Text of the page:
The Glenn Miller Orchestra, the most popular and sought after big band in the world today for both concert and swing dance engagements, performs live on Wednesday, March 18, 2020 at the newly renovated Center for the Arts in Grass Valley. With its unique jazz sound, the Glenn Miller Orchestra is considered to be one of the greatest bands of all time.
Alton Glenn Miller got his musical start when, one day, his father brought home a mandolin. Glenn promptly traded it for an old battered horn, which he practiced every chance he got. In fact his mother worried, “It got to where Pop and I used to wonder if he’d ever amount to anything.” In 1923, Miller entered the University of Colorado. After flunking three of his five courses one semester, Glenn dropped out to concentrate on his career as a professional musician.
He toured with several orchestras and ended up in Los Angeles where he landed a spot in Ben Pollack’s group, a band that included a guy named Benny Goodman. Here, Miller also got the chance to write some arrangements. Miller played and recorded with the likes of Tommy and Jimmy Dorsey, Gene Krupa, Eddie Condon and Coleman Hawkins. Miller became the musical director of the Dorsey Band, and later went on to organize The Ray Noble Orchestra.
In April 1935, Glenn Miller recorded, for the first time, under his own name. Using six horns, a rhythm section and a string quartet, he recorded “Moonlight on the Ganges” and “A Blues Serenade” for Columbia. But selling only a few hundred records, he continued his position with the Noble Orchestra.
In 1937, Glenn Miller stepped out to form his own band. There were a few recordings — one for Decca and one for Brunswick — a couple of week-long stints in New Orleans and Dallas, and many one-nighters, but it was not to be. Though the group would play one more date several days later in Bridgeport, Connecticut, Glenn gave his men their final notice on New Year’s Eve at the Valencia Ballroom in York, Pennsylvania. Broke, depressed and having no idea what he was going to do, he returned to New York City.
It is said that Miller could never remember precisely the moment he decided to emphasize his new reed section sound. But it was during this disheartening interim, that he realized the unique sound — produced by the clarinet holding the melodic line while the tenor sax plays the same note, and supported harmonically by three other saxophones — just might be the individual and easily recognizable style that would set his band apart from all the rest.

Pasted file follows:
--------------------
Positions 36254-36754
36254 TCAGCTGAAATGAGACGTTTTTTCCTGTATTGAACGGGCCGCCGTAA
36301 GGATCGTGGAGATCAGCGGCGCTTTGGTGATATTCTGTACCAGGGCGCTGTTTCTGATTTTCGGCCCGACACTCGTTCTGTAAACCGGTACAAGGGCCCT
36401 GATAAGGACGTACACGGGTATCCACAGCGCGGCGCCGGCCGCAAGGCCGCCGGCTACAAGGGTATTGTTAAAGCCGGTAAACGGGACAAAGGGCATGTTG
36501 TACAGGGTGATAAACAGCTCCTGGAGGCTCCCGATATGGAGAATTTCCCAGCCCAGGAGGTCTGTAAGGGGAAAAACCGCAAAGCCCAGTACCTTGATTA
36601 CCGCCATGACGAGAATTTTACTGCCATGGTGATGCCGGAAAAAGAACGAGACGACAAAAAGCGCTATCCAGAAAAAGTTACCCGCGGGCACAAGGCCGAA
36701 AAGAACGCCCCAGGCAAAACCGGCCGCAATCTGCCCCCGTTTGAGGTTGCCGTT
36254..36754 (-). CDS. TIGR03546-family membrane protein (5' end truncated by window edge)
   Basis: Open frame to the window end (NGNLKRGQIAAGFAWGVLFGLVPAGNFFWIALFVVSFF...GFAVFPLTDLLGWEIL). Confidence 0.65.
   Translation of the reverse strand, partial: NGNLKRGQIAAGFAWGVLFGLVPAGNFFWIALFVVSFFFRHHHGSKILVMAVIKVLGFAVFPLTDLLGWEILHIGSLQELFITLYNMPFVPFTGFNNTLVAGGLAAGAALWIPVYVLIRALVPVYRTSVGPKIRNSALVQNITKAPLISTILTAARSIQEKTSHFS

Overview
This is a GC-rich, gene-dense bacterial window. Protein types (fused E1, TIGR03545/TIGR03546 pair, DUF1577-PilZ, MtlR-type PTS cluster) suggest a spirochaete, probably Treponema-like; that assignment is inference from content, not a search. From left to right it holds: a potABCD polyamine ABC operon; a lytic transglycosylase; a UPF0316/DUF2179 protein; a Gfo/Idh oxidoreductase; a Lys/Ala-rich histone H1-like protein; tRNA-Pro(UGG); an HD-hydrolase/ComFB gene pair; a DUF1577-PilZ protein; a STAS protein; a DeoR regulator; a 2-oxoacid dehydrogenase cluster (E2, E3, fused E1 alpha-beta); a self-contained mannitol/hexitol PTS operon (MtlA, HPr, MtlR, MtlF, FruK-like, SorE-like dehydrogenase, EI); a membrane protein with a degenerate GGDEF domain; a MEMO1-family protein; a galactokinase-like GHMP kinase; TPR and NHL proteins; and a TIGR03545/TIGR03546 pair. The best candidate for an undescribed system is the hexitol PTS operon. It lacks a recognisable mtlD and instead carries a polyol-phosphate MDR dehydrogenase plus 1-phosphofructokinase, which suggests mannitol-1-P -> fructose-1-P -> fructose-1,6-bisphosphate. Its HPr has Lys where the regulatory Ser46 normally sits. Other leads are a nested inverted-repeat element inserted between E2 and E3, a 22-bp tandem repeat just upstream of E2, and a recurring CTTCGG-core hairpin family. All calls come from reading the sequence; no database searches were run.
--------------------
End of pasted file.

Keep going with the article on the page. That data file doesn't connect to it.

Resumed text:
“A band ought to have a sound all of its own. It ought to have a personality.” – Glenn Miller
Formed in March 1938, the second Glenn Miller Orchestra soon began breaking attendance records all up and down the East Coast. At the New York State Fair in Syracuse it attracted the largest dancing crowd in the city’s history. The next night it topped Guy Lombardo’s all-time record at the Hershey Park Ballroom in Pennsylvania. The Orchestra was invited by ASCAP to perform at Carnegie Hall with three of the greatest bands ever — Paul Whiteman, Fred Waring and Benny Goodman — and created more of a stir than any of them.
There were record-breaking recordings, as well, such as “Tuxedo Junction”, which sold 115,000 copies in the first week. In 1941, it was off to Hollywood where the band worked on its first movie, “Sun Valley Serenade”, which introduced the song — and soon-to-be million selling record –”Chattanooga Choo Choo”, and featured the Modernaires and the Nicholas Brothers. Then came “Orchestra Wives”. But the war was starting to take its toll on many of the big bands as musicians, and the rest of the country’s young men, began receiving draft notices.
On October 7, 1942, Alton Glenn Miller reported for induction into the Army and was immediately assigned to the Army Specialist Corps. His appointment as a Captain came after many months of convincing the military higher-ups that he could modernize the army band and ultimately improve the morale of the men. His training complete, he was transferred into the Army Air Corps, where he ultimately organized the Glenn Miller Army Air Force Band. Miller’s goal of entertaining the fighting troops took another year to be realized, but in late 1943 he and the band were shipped out to England.
There, in less than one year, the Glenn Miller Army Air Force Band engaged in over 800 performances. Of these, 500 were broadcasts heard by millions. There were more than 300 personal appearances including concerts and dances. But Glenn was not to participate in the final six months of these activities.
In the Fall of 1944, the band was scheduled to be sent on a six-week tour of Europe and would be stationed in Paris during that time. Miller decided to go ahead, in order to make the proper arrangements for the group’s arrival. And so, on December 15th, Glenn Miller boarded a transport plane to Paris, never to be seen again.
The present Glenn Miller Orchestra was formed in 1956 and has been touring consistently since, playing an average of 300 live dates a year all around the world. Experience The World Famous Glenn Miller Orchestra on Wednesday, March 18, 2020 at The Center for the Arts, 314 W. Main Street, downtown Grass Valley. Doors open at 6:30 for the 7:30 performance. Tickets available at thecenterforthearts.org, at Briarpatch Co-op, and at the temporary box office located at 128 E Main Street in the Grass Valley Chamber of Commerce.